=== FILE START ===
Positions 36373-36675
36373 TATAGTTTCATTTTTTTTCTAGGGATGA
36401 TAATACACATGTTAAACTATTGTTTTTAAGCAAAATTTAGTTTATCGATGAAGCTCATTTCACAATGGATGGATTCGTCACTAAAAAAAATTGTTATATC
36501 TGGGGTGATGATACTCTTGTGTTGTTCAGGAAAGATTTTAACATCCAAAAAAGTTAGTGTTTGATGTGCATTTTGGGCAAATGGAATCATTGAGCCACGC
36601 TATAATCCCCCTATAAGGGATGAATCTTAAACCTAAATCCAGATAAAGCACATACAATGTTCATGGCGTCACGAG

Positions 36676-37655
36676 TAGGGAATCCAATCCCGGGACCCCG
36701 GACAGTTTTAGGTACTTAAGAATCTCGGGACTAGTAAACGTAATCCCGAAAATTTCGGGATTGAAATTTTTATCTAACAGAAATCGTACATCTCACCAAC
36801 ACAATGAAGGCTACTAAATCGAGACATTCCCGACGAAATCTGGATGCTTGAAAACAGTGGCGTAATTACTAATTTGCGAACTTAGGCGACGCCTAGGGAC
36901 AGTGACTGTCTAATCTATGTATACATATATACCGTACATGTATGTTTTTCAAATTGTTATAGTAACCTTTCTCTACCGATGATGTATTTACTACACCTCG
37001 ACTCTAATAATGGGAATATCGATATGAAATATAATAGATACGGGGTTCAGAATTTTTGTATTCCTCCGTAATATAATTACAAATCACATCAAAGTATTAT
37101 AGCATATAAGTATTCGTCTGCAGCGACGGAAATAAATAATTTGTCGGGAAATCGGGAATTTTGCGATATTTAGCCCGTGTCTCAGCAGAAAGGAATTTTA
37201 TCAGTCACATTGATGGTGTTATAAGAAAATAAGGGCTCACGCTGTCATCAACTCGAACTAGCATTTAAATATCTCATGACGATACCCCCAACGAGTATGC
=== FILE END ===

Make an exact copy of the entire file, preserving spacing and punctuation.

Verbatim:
Positions 36373-36675
36373 TATAGTTTCATTTTTTTTCTAGGGATGA
36401 TAATACACATGTTAAACTATTGTTTTTAAGCAAAATTTAGTTTATCGATGAAGCTCATTTCACAATGGATGGATTCGTCACTAAAAAAAATTGTTATATC
36501 TGGGGTGATGATACTCTTGTGTTGTTCAGGAAAGATTTTAACATCCAAAAAAGTTAGTGTTTGATGTGCATTTTGGGCAAATGGAATCATTGAGCCACGC
36601 TATAATCCCCCTATAAGGGATGAATCTTAAACCTAAATCCAGATAAAGCACATACAATGTTCATGGCGTCACGAG

Positions 36676-37655
36676 TAGGGAATCCAATCCCGGGACCCCG
36701 GACAGTTTTAGGTACTTAAGAATCTCGGGACTAGTAAACGTAATCCCGAAAATTTCGGGATTGAAATTTTTATCTAACAGAAATCGTACATCTCACCAAC
36801 ACAATGAAGGCTACTAAATCGAGACATTCCCGACGAAATCTGGATGCTTGAAAACAGTGGCGTAATTACTAATTTGCGAACTTAGGCGACGCCTAGGGAC
36901 AGTGACTGTCTAATCTATGTATACATATATACCGTACATGTATGTTTTTCAAATTGTTATAGTAACCTTTCTCTACCGATGATGTATTTACTACACCTCG
37001 ACTCTAATAATGGGAATATCGATATGAAATATAATAGATACGGGGTTCAGAATTTTTGTATTCCTCCGTAATATAATTACAAATCACATCAAAGTATTAT
37101 AGCATATAAGTATTCGTCTGCAGCGACGGAAATAAATAATTTGTCGGGAAATCGGGAATTTTGCGATATTTAGCCCGTGTCTCAGCAGAAAGGAATTTTA
37201 TCAGTCACATTGATGGTGTTATAAGAAAATAAGGGCTCACGCTGTCATCAACTCGAACTAGCATTTAAATATCTCATGACGATACCCCCAACGAGTATGC